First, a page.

Older Adult Task Force: How did it start? Where is it headed?

By Rabbi Allen Juda
Chair of the Older Adult Task Force

The New York Times printed the article “A Home for Aged Notes 100th Year” in its May 3, 1970, issue. “One hundred years ago this month,” the article stated, “with thanks to the many ‘benevolent and charitable ladies of Congregation B’nai Jeshurun, under the leadership of Mrs. Henry Leo,’ the Home for Aged and Infirm Hebrews first opened its doors on West 17th Street….” There are those who think this was the first Jewish nursing home facility in the United States.

How times have changed!

In the past few years, Jewish skilled nursing and older adult facilities operated for decades by the Jewish communities in the Philadelphia area, in Harrisburg and in Pittsburgh have been sold. The combination of inadequate reimbursement by Medicaid and the increasing challenge of staffing, especially during the Covid years, made the operation of these facilities financially impossible.

The current realities highlight the wisdom of our Jewish community in the days of Beth Tikvah. A joint project of the Jewish Federation and Jewish Family Service, Beth Tikvah was a Jewish wing in a for-profit nursing home. Our only capital expense was to pay for kitchen equipment for one of the two kosher kitchens. When Beth Tikvah closed, we simply walked away from the building with no debt.

Following a major demographic study of the Lehigh Valley Jewish community in 2007-08 and a subsequent strategic plan, the Federation recognized that the future for older adults was to “age in place.” Working cooperatively with JFS, the Federation continues to develop concrete services that will make it easier, safer and more comfortable for our Jewish older adults to remain in their homes as long as possible.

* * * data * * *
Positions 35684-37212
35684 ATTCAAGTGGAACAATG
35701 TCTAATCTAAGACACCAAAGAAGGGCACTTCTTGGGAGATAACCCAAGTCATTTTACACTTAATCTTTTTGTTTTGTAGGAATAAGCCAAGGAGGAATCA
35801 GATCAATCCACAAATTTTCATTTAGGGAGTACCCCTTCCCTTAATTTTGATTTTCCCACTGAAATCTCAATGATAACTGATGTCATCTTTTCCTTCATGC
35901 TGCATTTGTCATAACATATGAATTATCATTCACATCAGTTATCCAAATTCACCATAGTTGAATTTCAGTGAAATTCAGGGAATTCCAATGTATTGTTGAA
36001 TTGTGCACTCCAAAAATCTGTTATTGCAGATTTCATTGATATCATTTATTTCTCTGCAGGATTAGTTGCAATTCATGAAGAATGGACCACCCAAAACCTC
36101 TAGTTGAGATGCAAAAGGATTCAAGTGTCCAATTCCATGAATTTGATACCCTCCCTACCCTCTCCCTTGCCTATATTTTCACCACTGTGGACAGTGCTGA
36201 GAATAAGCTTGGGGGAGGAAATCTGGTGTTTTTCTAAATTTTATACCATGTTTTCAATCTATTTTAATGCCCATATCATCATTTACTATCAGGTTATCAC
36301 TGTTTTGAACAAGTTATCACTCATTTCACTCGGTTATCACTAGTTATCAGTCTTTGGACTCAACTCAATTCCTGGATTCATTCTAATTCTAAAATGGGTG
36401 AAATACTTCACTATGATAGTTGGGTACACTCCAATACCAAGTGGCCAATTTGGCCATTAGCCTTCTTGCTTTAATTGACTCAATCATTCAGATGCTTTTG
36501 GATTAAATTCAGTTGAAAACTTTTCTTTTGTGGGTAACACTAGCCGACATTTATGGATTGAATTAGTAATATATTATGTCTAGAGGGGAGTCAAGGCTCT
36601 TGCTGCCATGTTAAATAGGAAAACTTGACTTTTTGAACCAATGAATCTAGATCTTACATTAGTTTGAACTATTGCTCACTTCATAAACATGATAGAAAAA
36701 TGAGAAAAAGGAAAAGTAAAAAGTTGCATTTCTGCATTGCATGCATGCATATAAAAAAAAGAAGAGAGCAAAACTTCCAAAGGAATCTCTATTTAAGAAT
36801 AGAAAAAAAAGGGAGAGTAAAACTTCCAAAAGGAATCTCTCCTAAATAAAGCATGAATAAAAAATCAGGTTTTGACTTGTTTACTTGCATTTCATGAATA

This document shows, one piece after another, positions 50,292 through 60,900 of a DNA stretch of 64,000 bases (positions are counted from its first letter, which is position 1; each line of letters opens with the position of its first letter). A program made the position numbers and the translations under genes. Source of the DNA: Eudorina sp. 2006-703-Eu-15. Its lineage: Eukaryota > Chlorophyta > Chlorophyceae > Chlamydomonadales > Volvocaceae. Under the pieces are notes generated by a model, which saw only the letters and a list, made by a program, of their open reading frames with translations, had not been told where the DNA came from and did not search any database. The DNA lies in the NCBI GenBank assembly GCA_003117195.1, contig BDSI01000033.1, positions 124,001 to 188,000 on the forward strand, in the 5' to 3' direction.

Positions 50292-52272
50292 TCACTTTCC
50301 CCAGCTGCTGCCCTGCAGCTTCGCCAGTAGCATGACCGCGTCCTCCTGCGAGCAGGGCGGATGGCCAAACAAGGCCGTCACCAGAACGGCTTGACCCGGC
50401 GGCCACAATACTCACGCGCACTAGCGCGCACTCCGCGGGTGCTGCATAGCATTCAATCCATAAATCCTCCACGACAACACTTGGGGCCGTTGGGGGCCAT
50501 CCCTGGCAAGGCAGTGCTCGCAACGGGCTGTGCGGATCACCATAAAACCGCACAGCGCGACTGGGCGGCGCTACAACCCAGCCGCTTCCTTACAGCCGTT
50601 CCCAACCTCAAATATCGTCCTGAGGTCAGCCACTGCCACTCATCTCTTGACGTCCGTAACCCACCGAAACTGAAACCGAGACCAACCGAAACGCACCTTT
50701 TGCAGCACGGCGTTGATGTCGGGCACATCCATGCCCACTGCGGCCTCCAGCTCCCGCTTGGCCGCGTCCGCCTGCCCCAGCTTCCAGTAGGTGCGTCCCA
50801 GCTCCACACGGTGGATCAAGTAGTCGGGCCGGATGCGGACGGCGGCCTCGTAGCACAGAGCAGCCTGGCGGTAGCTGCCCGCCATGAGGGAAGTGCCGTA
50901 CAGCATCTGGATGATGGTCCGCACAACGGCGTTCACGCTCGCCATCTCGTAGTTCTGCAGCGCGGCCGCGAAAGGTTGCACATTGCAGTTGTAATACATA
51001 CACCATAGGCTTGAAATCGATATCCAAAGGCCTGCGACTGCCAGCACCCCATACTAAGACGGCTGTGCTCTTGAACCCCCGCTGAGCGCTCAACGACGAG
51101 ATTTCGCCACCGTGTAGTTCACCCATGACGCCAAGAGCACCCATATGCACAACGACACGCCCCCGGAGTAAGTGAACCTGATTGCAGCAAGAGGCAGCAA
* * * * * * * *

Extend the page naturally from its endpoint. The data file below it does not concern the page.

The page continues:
For several years, JFS has been delivering Mazel Meals to older adults who can no longer prepare meals for themselves and may be alone for holidays and Shabbat. The Mazel Meal program provides touch points including reminder phone calls and interactions with volunteer drivers. The JFS Case Management program connects older adults to other resources such as transportation and guidance about residential options, and to other programs and services in the community. For older adults seeking counseling, our licensed clinical social worker accepts Medicare.  Expanding all these efforts and providing new services is a hope for the future. But as with all programs, we will need to turn to the community for additional financial support.

The joint Jewish Federation-Jewish Family Service Older Adult Task Force has already established a minor home repair referral service and a leaf raking project for this November. And in early October, a random sampling of Jewish older adults across the Lehigh Valley will be receiving a very brief email survey that will help determine the future direction of the task force. If you are randomly selected, please take a couple of minutes to fill out and return the email survey.

As a Jewish community, we strive to keep in the forefront of our planning the mandate of our tradition to respect and take care of our older members. The Torah (Leviticus 19:32) teaches us, “You shall rise before the aged and show deference to the old….” Commenting on this verse, Rabbi Abraham Joshua Heschel once wrote, “What we owe the old is reverence, but all they ask for is consideration, attention, not to be discarded and forgotten.”

We in the Lehigh Valley Jewish community are committed to remembering and revering our older adults.